Although aging baby boomers will be more mobile and active than any previous generation, they will face a transportation system inadequate to offer the safety they and other drivers need, according to a new report by TRIP, a nonprofit transportation research group in Washington, D.C.
Older drivers are involved in a disproportionate number of deadly traffic accidents. Although drivers 65 and older account for 8 percent of miles driven, they are involved in 17 percent of all traffic fatalities, the report says.
The population of Americans 65 and older is expected to grow by 60 percent by 2025, at which point one in every five drivers will be over age 65, according to TRIP.
Florida lead the nation in the number of traffic fatalities in which the crash involved a driver 65 or older in 2010. It also was No. 1 for the number of drivers 65 and older killed in traffic crashes that year.
Floridians for Better Transportation, a transportation advocacy group in Tallahassee, joined TRIP in calling for measures to ensure safer driving conditions.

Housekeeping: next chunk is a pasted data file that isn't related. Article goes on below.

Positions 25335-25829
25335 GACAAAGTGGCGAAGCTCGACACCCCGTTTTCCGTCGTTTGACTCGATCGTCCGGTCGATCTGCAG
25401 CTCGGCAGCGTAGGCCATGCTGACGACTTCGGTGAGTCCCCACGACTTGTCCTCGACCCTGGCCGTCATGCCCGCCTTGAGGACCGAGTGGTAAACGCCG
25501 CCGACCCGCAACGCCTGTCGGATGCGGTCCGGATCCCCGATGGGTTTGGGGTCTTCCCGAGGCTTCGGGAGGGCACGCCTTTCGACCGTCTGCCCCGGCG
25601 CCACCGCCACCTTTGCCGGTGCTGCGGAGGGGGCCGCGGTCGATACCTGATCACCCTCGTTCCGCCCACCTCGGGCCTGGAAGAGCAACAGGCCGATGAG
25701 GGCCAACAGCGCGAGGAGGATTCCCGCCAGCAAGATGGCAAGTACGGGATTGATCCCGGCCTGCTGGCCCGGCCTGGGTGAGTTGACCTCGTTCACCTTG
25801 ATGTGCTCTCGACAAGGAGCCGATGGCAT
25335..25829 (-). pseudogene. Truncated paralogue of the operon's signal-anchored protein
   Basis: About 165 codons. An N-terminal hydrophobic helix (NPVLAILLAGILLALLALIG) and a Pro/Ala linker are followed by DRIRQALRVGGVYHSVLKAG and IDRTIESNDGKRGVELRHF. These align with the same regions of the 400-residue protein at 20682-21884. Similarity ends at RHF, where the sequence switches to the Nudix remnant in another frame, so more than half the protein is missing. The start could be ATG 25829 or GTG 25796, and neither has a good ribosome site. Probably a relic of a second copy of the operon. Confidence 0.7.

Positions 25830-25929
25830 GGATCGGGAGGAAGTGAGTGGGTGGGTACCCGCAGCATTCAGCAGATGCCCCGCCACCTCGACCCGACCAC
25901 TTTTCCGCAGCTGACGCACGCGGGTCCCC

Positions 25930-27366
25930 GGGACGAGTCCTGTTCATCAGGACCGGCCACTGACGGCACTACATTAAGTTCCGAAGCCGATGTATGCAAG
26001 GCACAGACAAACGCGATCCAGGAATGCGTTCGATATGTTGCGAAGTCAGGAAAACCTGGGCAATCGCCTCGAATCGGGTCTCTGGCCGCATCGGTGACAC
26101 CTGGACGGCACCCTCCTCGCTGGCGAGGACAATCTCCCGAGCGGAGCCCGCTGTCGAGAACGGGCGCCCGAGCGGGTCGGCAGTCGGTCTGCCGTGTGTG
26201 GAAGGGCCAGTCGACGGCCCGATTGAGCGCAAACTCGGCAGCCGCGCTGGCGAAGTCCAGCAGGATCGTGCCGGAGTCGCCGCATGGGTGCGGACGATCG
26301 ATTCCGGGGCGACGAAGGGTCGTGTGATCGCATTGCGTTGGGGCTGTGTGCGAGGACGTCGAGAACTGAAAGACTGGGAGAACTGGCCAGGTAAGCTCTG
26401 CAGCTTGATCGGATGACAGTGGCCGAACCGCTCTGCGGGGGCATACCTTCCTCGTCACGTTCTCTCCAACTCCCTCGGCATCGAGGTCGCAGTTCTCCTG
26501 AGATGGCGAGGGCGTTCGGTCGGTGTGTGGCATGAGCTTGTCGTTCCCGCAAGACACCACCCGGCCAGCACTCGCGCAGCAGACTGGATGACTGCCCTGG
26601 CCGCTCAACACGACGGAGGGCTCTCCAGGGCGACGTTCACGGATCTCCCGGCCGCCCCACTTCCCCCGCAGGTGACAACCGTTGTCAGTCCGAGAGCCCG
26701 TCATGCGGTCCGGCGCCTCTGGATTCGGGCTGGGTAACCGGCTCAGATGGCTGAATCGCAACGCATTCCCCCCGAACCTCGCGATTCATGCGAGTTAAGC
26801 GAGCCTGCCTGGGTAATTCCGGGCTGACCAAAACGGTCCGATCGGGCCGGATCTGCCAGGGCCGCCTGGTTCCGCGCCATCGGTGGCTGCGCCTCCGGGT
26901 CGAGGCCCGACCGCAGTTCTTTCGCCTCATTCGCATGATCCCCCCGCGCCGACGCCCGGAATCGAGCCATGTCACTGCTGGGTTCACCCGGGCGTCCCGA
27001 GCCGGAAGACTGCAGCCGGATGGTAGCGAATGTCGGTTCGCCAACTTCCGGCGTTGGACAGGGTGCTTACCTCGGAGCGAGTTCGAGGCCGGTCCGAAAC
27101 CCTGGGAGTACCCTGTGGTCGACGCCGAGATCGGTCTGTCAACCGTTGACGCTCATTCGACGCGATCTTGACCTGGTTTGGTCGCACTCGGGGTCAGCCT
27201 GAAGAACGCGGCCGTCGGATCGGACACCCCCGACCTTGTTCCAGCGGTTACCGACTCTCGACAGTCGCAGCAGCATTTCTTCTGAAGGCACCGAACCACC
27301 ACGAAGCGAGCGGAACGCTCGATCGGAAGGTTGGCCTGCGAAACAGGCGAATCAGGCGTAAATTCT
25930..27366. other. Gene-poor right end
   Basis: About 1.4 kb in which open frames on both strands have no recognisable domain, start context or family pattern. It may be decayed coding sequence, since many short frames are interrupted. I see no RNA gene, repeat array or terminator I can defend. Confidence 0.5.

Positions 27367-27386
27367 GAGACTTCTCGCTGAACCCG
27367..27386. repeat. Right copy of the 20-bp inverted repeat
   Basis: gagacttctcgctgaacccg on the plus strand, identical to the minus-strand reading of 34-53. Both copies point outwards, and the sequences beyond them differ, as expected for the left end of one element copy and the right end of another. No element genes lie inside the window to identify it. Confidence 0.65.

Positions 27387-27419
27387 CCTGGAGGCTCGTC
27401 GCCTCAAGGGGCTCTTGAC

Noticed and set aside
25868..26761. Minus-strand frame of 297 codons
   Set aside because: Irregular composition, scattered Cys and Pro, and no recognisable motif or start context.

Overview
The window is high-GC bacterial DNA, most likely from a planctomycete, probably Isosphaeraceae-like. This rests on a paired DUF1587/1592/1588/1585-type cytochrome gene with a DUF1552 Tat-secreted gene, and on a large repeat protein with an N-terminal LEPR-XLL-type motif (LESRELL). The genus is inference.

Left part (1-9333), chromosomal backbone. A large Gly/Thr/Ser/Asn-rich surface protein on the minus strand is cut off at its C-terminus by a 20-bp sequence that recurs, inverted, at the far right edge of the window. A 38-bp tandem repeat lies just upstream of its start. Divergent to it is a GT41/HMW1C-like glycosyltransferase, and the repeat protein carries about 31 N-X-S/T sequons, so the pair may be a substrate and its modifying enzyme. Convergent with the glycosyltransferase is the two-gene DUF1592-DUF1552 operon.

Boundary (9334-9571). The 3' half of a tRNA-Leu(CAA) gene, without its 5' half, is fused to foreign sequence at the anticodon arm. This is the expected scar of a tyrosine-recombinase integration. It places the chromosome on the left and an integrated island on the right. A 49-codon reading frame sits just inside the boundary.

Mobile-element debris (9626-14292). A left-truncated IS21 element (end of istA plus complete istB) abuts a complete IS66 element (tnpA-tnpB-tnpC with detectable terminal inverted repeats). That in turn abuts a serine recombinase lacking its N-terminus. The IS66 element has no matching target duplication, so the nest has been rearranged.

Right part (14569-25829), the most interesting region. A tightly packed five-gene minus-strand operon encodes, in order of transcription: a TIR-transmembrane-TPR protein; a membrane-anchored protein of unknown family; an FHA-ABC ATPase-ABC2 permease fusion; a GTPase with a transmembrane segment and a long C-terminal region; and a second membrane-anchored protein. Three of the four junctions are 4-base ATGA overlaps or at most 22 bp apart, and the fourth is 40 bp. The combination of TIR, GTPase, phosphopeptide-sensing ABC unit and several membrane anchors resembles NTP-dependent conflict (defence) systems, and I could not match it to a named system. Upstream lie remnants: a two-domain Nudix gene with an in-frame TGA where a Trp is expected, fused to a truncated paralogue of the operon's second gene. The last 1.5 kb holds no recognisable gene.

"In the next 20 years, the Sunshine State will continue to be a place where Americans choose to retire -- more than 50 percent of its expected 5 million population growth will be citizens 60 and older," Matthew D. Ubben, president of Floridians for Better Transportation, said in a press statement. "Our goal of a safe and efficient transportation system will demand additional resources as we design safer roadways, improve vehicle design, increase law enforcement sensitivity, and provide more frequent driver assessments."
Many car insurance companies offer discounts to seniors who complete senior driver education courses.